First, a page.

So I was making a corn-syrup-free pecan pie, and it called for a procedure that I've never seen before. To combine the liquids (milk, eggs, vanilla) with the solids (dark brown sugar, butter, flour) it called for combining the solids over medium heat, cooking it until the sugar was completely melted, and then combining with the liquids.
Now, my candy experience starts and stops at "things containing chocolate", but I can melt sugar. However with the addition of butter and flour I was worried about it burning, and I didn't render it all the way down to full on molten sugar. It was quite melted but it poured more like a thin batter than like liquid sugar.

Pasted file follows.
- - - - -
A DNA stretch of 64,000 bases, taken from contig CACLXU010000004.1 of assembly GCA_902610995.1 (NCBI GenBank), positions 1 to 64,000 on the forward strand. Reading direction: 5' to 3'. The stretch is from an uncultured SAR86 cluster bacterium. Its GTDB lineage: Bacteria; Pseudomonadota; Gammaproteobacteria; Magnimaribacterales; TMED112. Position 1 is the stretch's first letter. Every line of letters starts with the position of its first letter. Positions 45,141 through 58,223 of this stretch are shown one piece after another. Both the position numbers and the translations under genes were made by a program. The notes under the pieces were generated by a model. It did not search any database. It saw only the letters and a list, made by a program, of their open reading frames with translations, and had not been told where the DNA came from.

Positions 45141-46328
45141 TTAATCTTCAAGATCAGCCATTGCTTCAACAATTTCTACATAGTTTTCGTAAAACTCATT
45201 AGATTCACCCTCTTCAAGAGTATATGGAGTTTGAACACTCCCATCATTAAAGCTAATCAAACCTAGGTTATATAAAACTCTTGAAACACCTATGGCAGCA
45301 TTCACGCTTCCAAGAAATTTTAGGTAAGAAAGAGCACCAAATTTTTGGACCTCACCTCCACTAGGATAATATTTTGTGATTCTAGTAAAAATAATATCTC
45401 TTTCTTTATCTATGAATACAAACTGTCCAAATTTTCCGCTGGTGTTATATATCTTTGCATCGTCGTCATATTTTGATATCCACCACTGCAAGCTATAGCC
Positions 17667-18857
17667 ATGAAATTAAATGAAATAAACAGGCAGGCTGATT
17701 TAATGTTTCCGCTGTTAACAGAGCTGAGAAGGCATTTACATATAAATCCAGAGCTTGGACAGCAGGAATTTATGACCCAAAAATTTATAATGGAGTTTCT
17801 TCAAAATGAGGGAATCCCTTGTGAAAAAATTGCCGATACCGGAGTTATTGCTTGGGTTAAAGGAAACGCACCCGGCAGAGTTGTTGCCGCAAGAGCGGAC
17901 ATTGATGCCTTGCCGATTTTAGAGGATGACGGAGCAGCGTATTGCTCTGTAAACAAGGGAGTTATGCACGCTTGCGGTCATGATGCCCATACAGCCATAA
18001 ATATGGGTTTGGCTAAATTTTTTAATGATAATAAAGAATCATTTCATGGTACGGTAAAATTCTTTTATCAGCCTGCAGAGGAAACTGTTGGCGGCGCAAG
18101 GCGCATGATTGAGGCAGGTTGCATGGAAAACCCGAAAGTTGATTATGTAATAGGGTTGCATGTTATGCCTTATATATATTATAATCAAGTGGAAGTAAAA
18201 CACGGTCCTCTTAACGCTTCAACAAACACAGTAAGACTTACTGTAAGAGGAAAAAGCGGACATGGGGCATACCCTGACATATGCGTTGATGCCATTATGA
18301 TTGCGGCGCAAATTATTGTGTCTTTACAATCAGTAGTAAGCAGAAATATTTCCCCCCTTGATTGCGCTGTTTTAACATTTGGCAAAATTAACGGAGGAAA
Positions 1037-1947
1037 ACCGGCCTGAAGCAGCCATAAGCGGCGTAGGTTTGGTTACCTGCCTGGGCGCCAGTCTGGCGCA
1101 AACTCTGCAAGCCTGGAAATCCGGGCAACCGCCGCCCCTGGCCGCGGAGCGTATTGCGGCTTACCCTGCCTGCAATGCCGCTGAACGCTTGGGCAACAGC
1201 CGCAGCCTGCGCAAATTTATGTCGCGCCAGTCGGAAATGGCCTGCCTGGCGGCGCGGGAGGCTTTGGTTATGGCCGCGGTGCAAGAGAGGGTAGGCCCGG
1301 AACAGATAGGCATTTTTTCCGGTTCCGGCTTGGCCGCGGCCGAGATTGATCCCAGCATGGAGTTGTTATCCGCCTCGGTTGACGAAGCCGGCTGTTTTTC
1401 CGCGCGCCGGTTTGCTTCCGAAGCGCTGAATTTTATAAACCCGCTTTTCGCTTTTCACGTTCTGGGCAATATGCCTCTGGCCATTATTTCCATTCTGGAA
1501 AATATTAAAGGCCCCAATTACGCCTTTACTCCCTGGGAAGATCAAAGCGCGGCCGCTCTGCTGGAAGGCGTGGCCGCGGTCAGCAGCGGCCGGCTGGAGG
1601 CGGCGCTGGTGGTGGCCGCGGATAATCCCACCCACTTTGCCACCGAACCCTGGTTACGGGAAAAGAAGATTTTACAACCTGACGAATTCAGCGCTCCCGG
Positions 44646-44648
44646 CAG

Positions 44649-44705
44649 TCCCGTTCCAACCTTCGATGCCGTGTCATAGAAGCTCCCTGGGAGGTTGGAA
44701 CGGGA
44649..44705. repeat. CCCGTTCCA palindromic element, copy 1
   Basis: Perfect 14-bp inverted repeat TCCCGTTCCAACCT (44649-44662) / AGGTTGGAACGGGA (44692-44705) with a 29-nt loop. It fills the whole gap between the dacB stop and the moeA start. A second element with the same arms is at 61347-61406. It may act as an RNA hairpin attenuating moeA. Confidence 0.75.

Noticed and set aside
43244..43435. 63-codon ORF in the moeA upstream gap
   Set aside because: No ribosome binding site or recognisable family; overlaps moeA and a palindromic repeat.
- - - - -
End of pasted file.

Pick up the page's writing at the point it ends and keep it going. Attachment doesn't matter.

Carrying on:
Combined the liquid(y) sugar with the liquids, and exactly what I thought would happen, happened: the sugar immediately solidified into chunks, and wouldn't incorporate. Rescued it by heating the whole thing, and stirring until it incorporated. This worked, but I think it sent the texture off a bit.
My question is: is this even feasible? Can you really melt sugar to a thin liquid, and then seamlessly incorporate it with a cold liquid? And wouldn't the addition of flour cause issues with cooking the sugar? I pretty much expected it not to work, so it may just have been a failure of will on my part.